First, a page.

Sexton noted that because Ungar would pay for everyone in his dining party, regardless of how expensive the meal was, it was impossible to argue with his method. Ungar would race in to the restaurant, shovel the food down as fast as he could, throw cash for the entire meal plus a generous tip on the table and be ready to leave, even if the rest of his party had just barely started on drinks or appetizers.
    The same friends however also noted that Ungar, when he had money, was one of the most generous people they had ever met. He was known to always be willing to help out a friend. Ungar was once on a hot winning streak and sent his longtime sports betting friend Michael "Baseball Mike" Salem enough money to pay for several months of his mortgage. Salem did not ask for the money and had only mentioned offhand to Ungar he was in the midst of a nasty losing streak.
    Ungar's own attorney recalled a time when Ungar asked him how he was doing. He responded that he was OK, but struggling a little financially. Ungar immediately took $10,000 cash out of his pocket and gave it to him, saying "Take it. It's yours. Pay me back when you can. And if you don't pay me back, that's OK too."[1]
    In fact, Sexton and Ungar became friends when Sexton was suffering a losing streak and was nearly broke. Ungar was playing in a high limit seven card stud game and had to use the restroom. Ungar told Sexton to "pick up a hand" (play the next hand) for him while he went. This is generally not allowed in card rooms today but for top pros like Ungar, rules were much more lax back then.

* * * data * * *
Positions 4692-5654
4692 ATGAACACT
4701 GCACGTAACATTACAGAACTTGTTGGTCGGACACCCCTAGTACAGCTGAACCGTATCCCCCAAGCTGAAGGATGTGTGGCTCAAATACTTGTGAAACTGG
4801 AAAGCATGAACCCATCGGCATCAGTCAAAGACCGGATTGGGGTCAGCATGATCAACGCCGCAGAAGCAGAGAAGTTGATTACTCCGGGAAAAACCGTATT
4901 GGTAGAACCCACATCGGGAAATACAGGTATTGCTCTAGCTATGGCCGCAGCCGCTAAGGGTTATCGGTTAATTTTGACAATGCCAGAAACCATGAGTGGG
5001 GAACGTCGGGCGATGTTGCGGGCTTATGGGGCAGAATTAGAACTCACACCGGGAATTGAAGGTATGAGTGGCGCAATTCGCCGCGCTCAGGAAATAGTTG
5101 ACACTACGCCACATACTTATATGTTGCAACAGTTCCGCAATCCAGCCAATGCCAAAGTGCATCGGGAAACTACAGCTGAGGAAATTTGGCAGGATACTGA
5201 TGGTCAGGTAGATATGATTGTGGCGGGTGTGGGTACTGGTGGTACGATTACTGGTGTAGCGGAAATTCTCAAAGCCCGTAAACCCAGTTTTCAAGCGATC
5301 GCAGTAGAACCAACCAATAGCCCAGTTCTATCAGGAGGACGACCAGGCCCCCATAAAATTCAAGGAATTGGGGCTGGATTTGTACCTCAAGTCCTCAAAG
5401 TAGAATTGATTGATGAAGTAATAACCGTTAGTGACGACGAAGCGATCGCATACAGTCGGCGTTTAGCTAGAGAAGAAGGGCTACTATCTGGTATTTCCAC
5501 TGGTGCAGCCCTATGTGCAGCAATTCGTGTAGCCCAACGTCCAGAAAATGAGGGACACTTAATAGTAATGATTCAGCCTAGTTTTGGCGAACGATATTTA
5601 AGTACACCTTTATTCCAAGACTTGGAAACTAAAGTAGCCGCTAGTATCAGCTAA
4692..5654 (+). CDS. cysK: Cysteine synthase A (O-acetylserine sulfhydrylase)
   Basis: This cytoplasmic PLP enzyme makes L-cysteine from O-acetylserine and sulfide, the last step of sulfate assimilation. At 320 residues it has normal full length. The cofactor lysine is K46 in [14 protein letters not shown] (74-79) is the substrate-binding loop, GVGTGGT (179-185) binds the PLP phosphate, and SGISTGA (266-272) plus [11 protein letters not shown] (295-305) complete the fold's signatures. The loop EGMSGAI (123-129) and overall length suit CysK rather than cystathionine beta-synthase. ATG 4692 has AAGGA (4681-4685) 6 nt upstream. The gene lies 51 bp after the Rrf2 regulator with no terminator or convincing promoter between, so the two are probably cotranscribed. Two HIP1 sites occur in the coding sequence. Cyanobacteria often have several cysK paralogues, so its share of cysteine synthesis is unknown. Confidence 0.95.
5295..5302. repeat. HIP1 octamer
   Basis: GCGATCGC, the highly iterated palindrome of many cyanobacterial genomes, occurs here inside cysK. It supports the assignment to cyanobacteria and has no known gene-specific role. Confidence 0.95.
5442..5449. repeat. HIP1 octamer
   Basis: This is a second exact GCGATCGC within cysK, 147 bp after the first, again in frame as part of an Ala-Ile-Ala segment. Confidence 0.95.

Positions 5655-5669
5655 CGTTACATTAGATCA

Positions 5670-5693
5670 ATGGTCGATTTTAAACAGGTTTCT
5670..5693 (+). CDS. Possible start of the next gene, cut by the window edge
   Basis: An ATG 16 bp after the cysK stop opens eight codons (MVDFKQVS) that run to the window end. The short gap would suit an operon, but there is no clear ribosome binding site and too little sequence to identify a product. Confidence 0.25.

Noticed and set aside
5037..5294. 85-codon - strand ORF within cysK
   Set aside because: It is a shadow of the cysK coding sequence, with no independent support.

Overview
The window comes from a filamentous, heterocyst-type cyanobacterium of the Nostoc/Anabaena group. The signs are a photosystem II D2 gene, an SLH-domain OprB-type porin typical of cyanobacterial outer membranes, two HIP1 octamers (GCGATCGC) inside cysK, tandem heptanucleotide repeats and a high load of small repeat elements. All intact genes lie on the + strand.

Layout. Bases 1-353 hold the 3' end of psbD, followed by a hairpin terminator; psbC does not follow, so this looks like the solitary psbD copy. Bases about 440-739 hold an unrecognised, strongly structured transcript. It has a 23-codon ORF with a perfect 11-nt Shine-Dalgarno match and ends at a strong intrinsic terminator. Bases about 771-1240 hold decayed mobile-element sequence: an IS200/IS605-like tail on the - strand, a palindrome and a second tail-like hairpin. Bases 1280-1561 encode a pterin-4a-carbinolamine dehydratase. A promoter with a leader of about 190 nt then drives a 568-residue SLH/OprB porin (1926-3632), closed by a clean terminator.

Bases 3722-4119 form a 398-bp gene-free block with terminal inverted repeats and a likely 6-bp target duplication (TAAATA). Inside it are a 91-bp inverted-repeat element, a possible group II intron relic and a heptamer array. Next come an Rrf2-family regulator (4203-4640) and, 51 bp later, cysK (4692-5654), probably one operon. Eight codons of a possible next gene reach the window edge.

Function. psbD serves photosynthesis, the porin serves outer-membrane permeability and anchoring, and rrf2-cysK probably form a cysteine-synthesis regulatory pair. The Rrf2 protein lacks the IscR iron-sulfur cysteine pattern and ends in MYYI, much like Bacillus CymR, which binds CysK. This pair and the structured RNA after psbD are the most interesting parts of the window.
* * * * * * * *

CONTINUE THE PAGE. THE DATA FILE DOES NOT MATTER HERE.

Sexton made a straight on the first five cards he was dealt however played cautiously at first, not wanting to be overly aggressive with another man's money. Ungar returned from the restroom in the middle of the hand, at which point (to Sexton's surprise) was thrilled that his money was involved in such a giant pot. Ungar's attitude made Sexton more comfortable with playing the hand aggressively and he ended up winning a large amount. Ungar saw another stud game going on across the room and gave Sexton $1,500 to go play in it. Sexton did and won an additional $4,000, of which he gave Ungar half and began to rebuild his bankroll.
    Ungar also once won a large amount of money (over $1.5 million) on a series of horse races. That night, Ungar took all his close friends out to a strip club and paid for the entire evening which included numerous girls, Cristal champagne and a VIP booth. Sexton estimated the night cost Ungar $8,800 and he never once asked or expected any of his group to pay for a single penny of it.